2011 overall record: 13-1
2011 SEC record: 8-0 (first, beat Georgia in SEC championship game)
Offense: 8; Defense: 5; Kicker/punter: 2
CB Tyrann Mathieu, S Eric Reid, DE Sam Montgomery, DT Bennie Logan, DE Barkevious Mingo, RB Michael Ford, RB Spencer Ware, WR Odell Beckham, Jr., WR Russell Shepard, OT Alex Hurst, OT Chris Faulk, C P.J. Lonergan, P Brad Wing, K Drew Alleman
2011 statistical leaders (*returners)
Rushing: Michael Ford* (756 yards)
Passing: Jarrett Lee (1,306 yards)
Receiving: Rueben Randle (917 yards)
Sacks: Sam Montgomery* (9)
Interceptions: Morris Claiborne (6)
1. More aggressive passing game: LSU looked to throw more, and with less-conservative passes, with new quarterback Zach Mettenberger. Head coach Les Miles commented all spring that the passing game would be more efficient with Mettenberger, a junior college transfer, than it was with Jefferson and Lee, the starters for the last four seasons.
2. A deep, experienced O-line: When offensive guard Josh Dworaczyk was granted a sixth year of eligibility by the NCAA in the spring after missing all of 2011 because of injury, an already experienced LSU offensive line got that much older and wiser. Dworaczyk, a two-year starter, gives LSU the potential of starting players with significant starting experience at all five offensive line positions ... that is, if they can hold off up-and-comers like sophomore La'el Collins, who was the nation's top-rated offensive lineman coming out of high school in 2011.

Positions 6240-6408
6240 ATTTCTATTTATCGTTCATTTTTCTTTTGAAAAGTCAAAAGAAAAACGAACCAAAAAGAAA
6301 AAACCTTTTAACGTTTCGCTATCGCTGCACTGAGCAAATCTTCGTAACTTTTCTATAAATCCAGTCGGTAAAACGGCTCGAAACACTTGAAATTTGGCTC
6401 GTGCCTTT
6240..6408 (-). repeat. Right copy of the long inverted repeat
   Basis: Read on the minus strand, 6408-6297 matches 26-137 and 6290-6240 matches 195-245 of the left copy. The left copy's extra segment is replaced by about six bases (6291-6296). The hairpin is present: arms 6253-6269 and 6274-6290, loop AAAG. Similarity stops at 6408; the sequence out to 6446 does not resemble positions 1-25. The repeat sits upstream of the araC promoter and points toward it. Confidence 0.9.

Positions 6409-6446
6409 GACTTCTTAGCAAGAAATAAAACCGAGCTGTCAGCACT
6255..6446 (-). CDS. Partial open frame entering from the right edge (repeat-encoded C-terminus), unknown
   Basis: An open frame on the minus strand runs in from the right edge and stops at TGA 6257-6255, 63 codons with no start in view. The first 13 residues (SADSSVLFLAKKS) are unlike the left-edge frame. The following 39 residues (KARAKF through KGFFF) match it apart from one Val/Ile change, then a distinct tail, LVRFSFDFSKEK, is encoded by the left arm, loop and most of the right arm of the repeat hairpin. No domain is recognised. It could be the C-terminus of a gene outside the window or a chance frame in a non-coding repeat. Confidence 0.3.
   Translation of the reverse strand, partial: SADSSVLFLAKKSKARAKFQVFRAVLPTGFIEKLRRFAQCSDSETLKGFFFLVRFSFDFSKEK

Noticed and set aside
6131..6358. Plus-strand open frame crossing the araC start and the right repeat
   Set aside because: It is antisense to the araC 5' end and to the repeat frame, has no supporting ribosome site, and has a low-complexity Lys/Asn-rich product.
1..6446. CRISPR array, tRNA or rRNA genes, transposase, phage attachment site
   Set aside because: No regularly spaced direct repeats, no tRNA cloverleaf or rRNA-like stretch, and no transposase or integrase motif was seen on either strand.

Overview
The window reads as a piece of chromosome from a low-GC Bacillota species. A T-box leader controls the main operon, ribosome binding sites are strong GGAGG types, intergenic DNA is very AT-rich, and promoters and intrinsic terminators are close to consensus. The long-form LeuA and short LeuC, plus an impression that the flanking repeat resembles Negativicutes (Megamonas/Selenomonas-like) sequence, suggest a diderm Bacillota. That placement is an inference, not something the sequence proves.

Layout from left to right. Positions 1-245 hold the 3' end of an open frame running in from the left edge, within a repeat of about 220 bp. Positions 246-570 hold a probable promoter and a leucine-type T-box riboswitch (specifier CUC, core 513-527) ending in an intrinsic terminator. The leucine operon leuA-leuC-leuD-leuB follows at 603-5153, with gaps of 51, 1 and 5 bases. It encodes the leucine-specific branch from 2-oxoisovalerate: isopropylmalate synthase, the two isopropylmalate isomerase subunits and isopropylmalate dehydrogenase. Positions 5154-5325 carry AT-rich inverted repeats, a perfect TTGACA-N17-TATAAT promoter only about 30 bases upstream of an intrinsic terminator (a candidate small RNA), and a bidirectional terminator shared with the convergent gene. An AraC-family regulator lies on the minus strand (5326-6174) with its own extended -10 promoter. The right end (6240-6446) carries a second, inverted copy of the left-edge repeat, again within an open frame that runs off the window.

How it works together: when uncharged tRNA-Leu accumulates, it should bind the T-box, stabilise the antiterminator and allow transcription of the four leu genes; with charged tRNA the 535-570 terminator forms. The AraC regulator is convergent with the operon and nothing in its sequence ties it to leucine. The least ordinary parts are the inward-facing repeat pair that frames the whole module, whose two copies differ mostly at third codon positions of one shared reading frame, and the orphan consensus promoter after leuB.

3. A stable of backs: Miles loves a power running game featuring several running backs and LSU had it on display in the spring. Even with Ford out with injuries, Alfred Blue, Spencer Ware, Kenny Hilliard and Jeremy Hill all took turns gobbling up yards in the spring against the rugged LSU defense. With the experienced offensive line, there's no reason to think that the arrival of Mettenberger will bring a halt to Miles' beloved power running game.
1. Replacing the defensive play makers: While the LSU secondary returns two potential first-round draft picks in Mathieu, the Heisman Trophy finalist, and Reid, it also must replace Claiborne, the first defensive back selected in the NFL draft, and third-round pick Brandon Taylor at safety. On the defensive line, the Tigers lose the production of first-round pick Michael Brockers at defensive tackle. While there are good candidates, replacing such lost quality is a tall order.
2. Mettenberger's experience: As exciting as his big arm may be, Mettenberger has still not taken a meaningful snap in a Division I college game. LSU has not been this inexperienced under center since 2007, when Lee and Jefferson were getting most of the snaps as freshmen. It doesn't help that LSU's best receiver, Randle, was a second-round NFL draft pick.
3. Linebacker quality: LSU was loaded with defensive playmakers in 2011, but its linebacker play was ho-hum. The Tigers will be looking to upgrade the position despite losing three seniors. Kevin Minter, who overcame senior Karnell Hatcher after the season's first three games to take over the starting middle linebacker spot as a sophomore last season, appears to be a solid centerpiece. Junior Tahj Jones was productive in limited snaps. True freshmen Ronnie Feist and Lamar Louis had good springs. Louis returned an interception for a touchdown in the spring game.